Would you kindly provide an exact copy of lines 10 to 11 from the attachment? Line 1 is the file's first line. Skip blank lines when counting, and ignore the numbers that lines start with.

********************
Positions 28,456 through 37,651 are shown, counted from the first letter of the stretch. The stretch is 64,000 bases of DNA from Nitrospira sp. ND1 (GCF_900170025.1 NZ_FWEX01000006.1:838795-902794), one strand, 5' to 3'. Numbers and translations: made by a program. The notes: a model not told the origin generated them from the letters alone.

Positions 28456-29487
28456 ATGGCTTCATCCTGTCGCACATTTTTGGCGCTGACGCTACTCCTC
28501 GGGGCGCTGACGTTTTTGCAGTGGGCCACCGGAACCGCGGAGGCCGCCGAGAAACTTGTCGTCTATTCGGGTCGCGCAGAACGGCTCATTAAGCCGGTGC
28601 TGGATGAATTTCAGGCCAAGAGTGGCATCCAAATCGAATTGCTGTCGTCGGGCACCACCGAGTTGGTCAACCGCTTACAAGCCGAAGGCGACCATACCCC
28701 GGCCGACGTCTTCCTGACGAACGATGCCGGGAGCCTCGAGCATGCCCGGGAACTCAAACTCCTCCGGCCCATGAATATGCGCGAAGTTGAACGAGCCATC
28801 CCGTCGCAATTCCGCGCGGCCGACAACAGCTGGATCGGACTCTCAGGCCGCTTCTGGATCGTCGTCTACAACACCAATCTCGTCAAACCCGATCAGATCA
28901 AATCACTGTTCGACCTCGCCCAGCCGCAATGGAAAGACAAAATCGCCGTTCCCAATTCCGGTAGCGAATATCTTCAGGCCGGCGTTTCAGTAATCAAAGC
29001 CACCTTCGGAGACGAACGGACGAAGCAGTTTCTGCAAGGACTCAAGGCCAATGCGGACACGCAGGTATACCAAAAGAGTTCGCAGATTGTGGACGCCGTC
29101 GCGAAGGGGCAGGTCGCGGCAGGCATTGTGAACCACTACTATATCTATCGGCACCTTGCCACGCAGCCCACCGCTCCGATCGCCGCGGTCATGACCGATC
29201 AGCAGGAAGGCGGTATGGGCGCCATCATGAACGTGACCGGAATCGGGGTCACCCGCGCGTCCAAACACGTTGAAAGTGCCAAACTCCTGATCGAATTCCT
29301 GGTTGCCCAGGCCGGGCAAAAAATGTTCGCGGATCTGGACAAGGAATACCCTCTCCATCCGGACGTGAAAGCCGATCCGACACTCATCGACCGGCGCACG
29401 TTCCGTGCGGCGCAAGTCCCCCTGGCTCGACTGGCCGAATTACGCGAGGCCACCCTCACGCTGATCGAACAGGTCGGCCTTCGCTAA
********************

29101 GCGAAGGGGCAGGTCGCGGCAGGCATTGTGAACCACTACTATATCTATCGGCACCTTGCCACGCAGCCCACCGCTCCGATCGCCGCGGTCATGACCGATC
29201 AGCAGGAAGGCGGTATGGGCGCCATCATGAACGTGACCGGAATCGGGGTCACCCGCGCGTCCAAACACGTTGAAAGTGCCAAACTCCTGATCGAATTCCT